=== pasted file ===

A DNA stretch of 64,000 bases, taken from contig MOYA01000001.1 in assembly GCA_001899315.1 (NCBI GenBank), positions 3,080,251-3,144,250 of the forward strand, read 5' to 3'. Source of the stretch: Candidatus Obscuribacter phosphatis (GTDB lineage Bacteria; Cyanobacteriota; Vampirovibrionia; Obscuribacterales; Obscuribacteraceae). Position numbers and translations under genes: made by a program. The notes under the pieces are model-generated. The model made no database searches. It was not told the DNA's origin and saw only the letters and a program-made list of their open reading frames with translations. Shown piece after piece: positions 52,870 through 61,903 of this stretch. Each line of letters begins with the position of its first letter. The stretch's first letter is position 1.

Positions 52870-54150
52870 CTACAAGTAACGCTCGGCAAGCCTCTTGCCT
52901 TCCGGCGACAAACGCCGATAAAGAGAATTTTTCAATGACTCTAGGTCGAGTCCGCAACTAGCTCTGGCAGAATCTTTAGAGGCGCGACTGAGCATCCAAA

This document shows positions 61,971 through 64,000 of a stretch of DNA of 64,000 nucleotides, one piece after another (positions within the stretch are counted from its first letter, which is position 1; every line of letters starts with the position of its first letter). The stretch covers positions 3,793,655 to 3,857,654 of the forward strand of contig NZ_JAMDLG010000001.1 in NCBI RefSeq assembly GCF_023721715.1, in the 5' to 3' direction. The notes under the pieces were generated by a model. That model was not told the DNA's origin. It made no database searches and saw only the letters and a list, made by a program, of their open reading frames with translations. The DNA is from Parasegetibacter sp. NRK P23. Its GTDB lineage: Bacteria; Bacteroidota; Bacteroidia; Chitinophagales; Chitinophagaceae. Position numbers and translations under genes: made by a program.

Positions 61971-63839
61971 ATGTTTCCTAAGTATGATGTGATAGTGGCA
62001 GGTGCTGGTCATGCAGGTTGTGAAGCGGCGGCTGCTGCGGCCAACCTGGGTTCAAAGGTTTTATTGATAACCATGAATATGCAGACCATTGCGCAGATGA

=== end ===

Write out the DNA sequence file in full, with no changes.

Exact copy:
A DNA stretch of 64,000 bases, taken from contig MOYA01000001.1 in assembly GCA_001899315.1 (NCBI GenBank), positions 3,080,251-3,144,250 of the forward strand, read 5' to 3'. Source of the stretch: Candidatus Obscuribacter phosphatis (GTDB lineage Bacteria; Cyanobacteriota; Vampirovibrionia; Obscuribacterales; Obscuribacteraceae). Position numbers and translations under genes: made by a program. The notes under the pieces are model-generated. The model made no database searches. It was not told the DNA's origin and saw only the letters and a program-made list of their open reading frames with translations. Shown piece after piece: positions 52,870 through 61,903 of this stretch. Each line of letters begins with the position of its first letter. The stretch's first letter is position 1.

Positions 52870-54150
52870 CTACAAGTAACGCTCGGCAAGCCTCTTGCCT
52901 TCCGGCGACAAACGCCGATAAAGAGAATTTTTCAATGACTCTAGGTCGAGTCCGCAACTAGCTCTGGCAGAATCTTTAGAGGCGCGACTGAGCATCCAAA

This document shows positions 61,971 through 64,000 of a stretch of DNA of 64,000 nucleotides, one piece after another (positions within the stretch are counted from its first letter, which is position 1; every line of letters starts with the position of its first letter). The stretch covers positions 3,793,655 to 3,857,654 of the forward strand of contig NZ_JAMDLG010000001.1 in NCBI RefSeq assembly GCF_023721715.1, in the 5' to 3' direction. The notes under the pieces were generated by a model. That model was not told the DNA's origin. It made no database searches and saw only the letters and a list, made by a program, of their open reading frames with translations. The DNA is from Parasegetibacter sp. NRK P23. Its GTDB lineage: Bacteria; Bacteroidota; Bacteroidia; Chitinophagales; Chitinophagaceae. Position numbers and translations under genes: made by a program.

Positions 61971-63839
61971 ATGTTTCCTAAGTATGATGTGATAGTGGCA
62001 GGTGCTGGTCATGCAGGTTGTGAAGCGGCGGCTGCTGCGGCCAACCTGGGTTCAAAGGTTTTATTGATAACCATGAATATGCAGACCATTGCGCAGATGA